“I have known many sorrows, most of which never happened”—attributed to Mark Twain
Health Care, American Style: How Did We Arrive? Where Will We Go? goo.gl/hmzlEV #healio Where, indeed.— James Amos (@jamostheelder) July 27, 2014 I hope you can read the article in the tweet above in its entirety; this is the first time I’ve ever been able to access full text papers in Psychiatric Annals on line. […]
We had a special treat this month for one of our Clinical Problems in Consultation Psychiatry (CPCP) presentations. A Neurology resident, Dr. Dela Amoussou, MD, delivered this one and he did an exceptional job. By the way, he has been very instrumental during his rotation through the Psychiatry Consultation service, even demonstrating key elements of […]
The residents and medical students rotating on the psychiatry consultation service had an exquisite surprise for me today. They threw me a little appreciation potluck lunch. This was a fun and touching way for them to say “thank you,” at the end of the rotation. The food and the company were wonderful. We swapped stories. […]
Just a short announcement about a survey I received from a the National Alliance for the Mentally Ill (NAMI) of Greater Des Moines of Iowa. Apparently there is a new organization allied with NAMI called AMOS (A Mid-Iowa Organizing Strategy). I can’t find out much more about it from my office computer because there’s a […]
policymed.com/2014/06/mainte…— James Amos (@jamostheelder) July 18, 2014 I found the tweet above after I got the usual American Medical Association Political Action Committee (AMPAC) dues invoice asking for the millionth time for a $100 fee to help fund their political action activities. I read the letter and marveled at the ironic ring of one paragraph: […]
How to Welcome Incoming Residents psychcongress.com/blogs/michael-… How about mindfulness?— James Amos (@jamostheelder) July 19, 2014 The link in the tweet above takes you to an article about how important enhanced resilience is in new resident physicians. This is critically important in July when stress is rampant on the wards. I’m surprised the author didn’t mention […]
This week we had a stellar presentation at our regular Clinic Problems in Consultation Psychiatry (CPCP) conference. This one is about acetaminophen poisoning by overdose and it was delivered by medical students, Justin Chau, 4th year medical student (going into internal medicine), and Savita Joglekar, 3rd year medical student, interested in a lot of things. […]
A gentle answer turns away wrath, but a harsh word stirs up anger.–Proverbs 15:1 As a consulting psychiatrist in a large academic medical center, I’m faced with stressful, occasionally even dangerous, situations. It’s easy to slip into auto-pilot mode, eventually over years forgetting to even acknowledge these events. Recently, I became re-acquainted with a story that […]
Petition: A PLEDGE OF NON-COMPLIANCE WITH ABIM’S MAINTENANCE OF CERTIFICATION (MOC) petitionbuzz.com/petitions/nomo… A signal of frustration by docs— James Amos (@jamostheelder) July 16, 2014 The new petition at the link in the tweet above is a pledge by mainly internists to be non-compliant with the American Board of Internal Medicine (ABIM) new Maintenance of Certification […]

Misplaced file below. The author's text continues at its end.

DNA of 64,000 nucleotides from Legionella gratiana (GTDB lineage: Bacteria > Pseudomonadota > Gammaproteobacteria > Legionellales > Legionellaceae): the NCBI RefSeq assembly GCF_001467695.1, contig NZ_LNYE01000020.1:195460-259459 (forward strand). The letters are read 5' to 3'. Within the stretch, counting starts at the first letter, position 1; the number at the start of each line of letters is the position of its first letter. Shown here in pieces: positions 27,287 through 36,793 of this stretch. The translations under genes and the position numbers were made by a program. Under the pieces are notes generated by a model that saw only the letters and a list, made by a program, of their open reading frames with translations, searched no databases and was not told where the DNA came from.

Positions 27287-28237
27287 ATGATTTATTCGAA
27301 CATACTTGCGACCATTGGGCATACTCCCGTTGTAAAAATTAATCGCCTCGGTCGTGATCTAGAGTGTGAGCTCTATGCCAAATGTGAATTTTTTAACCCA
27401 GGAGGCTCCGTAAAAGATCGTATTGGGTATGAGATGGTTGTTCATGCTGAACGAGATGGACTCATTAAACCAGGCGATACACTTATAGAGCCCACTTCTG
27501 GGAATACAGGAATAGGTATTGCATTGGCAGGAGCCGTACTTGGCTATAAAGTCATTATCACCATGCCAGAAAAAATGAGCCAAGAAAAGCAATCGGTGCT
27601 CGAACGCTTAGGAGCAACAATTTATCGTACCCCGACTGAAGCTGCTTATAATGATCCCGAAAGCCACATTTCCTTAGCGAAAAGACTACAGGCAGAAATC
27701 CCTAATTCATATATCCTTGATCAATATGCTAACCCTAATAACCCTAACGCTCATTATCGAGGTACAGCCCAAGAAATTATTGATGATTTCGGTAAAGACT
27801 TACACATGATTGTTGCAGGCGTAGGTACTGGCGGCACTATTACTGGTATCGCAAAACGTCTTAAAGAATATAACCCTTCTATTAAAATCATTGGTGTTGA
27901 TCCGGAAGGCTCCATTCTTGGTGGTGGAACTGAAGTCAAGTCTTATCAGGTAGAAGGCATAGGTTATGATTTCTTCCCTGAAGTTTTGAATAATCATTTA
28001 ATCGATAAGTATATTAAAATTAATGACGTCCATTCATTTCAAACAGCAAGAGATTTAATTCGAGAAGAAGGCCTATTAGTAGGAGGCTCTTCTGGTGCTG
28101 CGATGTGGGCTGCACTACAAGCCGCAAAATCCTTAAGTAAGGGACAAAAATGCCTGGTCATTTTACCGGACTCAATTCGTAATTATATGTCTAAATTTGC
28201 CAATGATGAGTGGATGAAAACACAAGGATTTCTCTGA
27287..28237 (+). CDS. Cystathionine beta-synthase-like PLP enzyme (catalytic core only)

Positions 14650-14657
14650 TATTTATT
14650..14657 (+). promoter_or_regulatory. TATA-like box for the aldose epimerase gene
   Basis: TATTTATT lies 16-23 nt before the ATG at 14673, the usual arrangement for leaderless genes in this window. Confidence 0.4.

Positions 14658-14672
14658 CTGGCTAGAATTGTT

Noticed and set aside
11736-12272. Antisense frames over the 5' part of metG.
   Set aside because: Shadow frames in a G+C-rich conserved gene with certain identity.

July 14, 2014 By Jim Amos
So the Iowa Supreme Court is considering a proposal from the state bar association to let new law school graduates start working before taking the bar exam. The story was carried by an Iowa newspaper: Bar exam proposal divides attorneys icp-c.com/1ma6eVz via @presscitizen Implications for MOC?— James Amos (@jamostheelder) July 15, 2014 How good is […]
July 13, 2014 By Jim Amos
I’ve been talking to my medical students and residents about mindfulness lately and my wife just alerted me to a new article about how mindfulness meditation may optimize the length of telomeres, those tiny structures at the ends of our chromosomes. There is still some controversy about whether or not behavioral or psychological factors can […]
July 12, 2014 By Jim Amos
cmeinstitute.com/psychs-talk/?u… Your thoughts?— James Amos (@jamostheelder) July 11, 2014 I hope the link in the tweet above still works. It’s a blog post about why anyone would choose to become a psychiatrist. I’ve tried to answer this in a previous post. Because I’m still evolving, I suspect my perspective about this shifts over time. It’s also […]
July 10, 2014 By Jim Amos
Water, water, everywhere. That’s what lithium-induced nephrogenic diabetes insipidus makes me think of. I see the problem only occasionally and needed a refresher to bring me up to date on the basic physiology and what to do about it. So that led to yet another outstanding Clinical Problems in Consultation Psychiatry (CPCP) presentation the other […]
July 8, 2014 By Jim Amos
I saw an interesting item and wondered what people would think about it. It’s about the issue of dress codes for physicians. There’s an online study which was news story in USA Today about dress codes for health care personnel. It’s based on a article published in January 2014 . I have a distant memory […]
July 5, 2014 By Jim Amos
I recently ran across the American Legislative Exchange Council (ALEC) resolution opposing model legislation opposing Maintenance of Licensure (MOL). The Patient Access Expansion Act is connected to several other features of the movement to support the principle of lifelong learning and oppose Maintenance of Certification (MOC), not by coincidence. The model legislation actually was first written […]
July 4, 2014 By Jim Amos